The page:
Patient portals: More than meets the eye

Despite many healthcare organizations employing patient portals, the portal remains an underutilized resource. This low rate of adoption may stem, at least in part, from first-generation solutions developed in years past that offer little more than a website for patients and providers to communicate. As such, many healthcare organizations are overlooking more sophisticated, next generation portals that facilitate more advanced benefits, such as health information exchange, data analytics and population health management.

The first generation patient portals that emerged over the last decade were intended to facilitate communication among providers, patients and healthcare organizations. Without a functional electronic health record (EHR) infrastructure at that time, however, these portals provided little more than a way for patients and providers to communicate via electronic messaging. Essentially, they were advanced email systems spawned from hospital or practice websites.

As healthcare organizations gradually began implementing EHRs, portals became a technology afterthought. Although there are a myriad of reasons why first generation portals were sparsely adopted, it is most likely due to their limited offerings and features.

Beyond the immediate benefits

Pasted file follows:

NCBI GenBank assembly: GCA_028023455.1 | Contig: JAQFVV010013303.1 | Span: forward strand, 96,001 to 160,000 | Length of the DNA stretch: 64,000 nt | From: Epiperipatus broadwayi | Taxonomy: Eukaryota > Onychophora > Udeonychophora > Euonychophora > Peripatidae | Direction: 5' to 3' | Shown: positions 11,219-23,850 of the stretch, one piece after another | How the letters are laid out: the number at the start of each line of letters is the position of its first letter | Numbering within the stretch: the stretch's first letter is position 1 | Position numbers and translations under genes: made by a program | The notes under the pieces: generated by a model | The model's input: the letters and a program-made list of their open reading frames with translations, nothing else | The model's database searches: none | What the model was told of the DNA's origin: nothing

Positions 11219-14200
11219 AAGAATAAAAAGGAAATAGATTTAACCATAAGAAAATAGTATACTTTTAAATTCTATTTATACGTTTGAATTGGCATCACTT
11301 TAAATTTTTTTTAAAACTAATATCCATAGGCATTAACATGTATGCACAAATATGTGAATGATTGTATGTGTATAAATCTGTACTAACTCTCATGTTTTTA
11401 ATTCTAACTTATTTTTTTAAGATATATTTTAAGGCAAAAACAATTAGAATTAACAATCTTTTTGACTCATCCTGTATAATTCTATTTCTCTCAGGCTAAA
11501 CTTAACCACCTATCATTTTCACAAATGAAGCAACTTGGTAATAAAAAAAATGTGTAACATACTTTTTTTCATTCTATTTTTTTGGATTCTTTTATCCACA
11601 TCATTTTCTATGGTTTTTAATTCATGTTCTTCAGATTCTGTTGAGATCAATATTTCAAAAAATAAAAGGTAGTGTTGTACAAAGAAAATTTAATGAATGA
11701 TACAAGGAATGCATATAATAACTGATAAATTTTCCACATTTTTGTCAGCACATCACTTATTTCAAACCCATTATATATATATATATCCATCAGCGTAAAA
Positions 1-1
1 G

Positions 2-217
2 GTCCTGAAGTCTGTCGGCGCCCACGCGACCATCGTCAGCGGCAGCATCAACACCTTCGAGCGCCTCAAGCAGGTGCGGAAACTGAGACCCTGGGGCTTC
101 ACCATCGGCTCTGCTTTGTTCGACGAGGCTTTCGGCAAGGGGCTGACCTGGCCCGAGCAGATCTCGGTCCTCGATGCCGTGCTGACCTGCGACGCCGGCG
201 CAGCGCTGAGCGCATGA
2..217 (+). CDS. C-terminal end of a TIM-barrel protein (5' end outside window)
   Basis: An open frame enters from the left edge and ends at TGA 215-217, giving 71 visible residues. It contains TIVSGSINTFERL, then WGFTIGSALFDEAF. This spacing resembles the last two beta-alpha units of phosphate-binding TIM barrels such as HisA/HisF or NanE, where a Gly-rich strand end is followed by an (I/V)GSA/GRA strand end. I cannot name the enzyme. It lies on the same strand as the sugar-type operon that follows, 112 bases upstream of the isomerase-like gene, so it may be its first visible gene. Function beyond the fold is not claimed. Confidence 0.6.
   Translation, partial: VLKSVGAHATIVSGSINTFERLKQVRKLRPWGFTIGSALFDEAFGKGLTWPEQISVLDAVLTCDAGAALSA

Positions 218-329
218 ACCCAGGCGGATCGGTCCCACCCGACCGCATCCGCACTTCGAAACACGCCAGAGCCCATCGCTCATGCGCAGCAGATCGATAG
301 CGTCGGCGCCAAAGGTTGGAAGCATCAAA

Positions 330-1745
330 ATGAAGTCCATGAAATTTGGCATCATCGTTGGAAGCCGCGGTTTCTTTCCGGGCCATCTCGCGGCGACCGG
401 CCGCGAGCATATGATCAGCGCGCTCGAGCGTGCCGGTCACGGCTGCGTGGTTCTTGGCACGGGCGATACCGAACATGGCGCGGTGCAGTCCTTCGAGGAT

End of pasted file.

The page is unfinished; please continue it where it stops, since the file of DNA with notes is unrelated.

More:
Unlike first generation portals, next generation portals can be much more than just a complementary technology to an EHR. Those built on a health information exchange (HIE) platform present many workflow efficiencies for providers, offer empowering tools for patient engagement and facilitate meaningful and relevant information exchange for healthcare organizations. Tasks such as renewing medications, receiving specific test results and scheduling appointments can all be done at the click of a button through portals.

Beyond these time-saving benefits, advanced portals provide a logical, organized platform for HIE. Although a healthcare organization may initially launch only the patient-provider communication portion of the portal, it already provides the integration and infrastructure necessary for HIE. By simply turning on additional functionality, organizations can achieve HIE capabilities without additional technology or staff.

Unlike most EHRs that merely collect and retain data, some portals can act as sophisticated data repositories. By methodically normalizing and mapping data, they provide standardized, structured and aggregated data sets ready for the kind of analytics that can open the doors to greater efficiency, potential ROI, and better patient care. Organizations can use the data, for example, to take a targeted approach to patient engagement, coordinate care transitions and more easily manage patient care at the population level. 

Identifying advanced portals

As with any technology investment, it is essential for organizations to conduct a thorough evaluation and selection process if they wish to maximize any patient portal application. The key is to ask questions designed to determine whether a solution offers benefits beyond basic workflow efficiencies and patient–provider communication.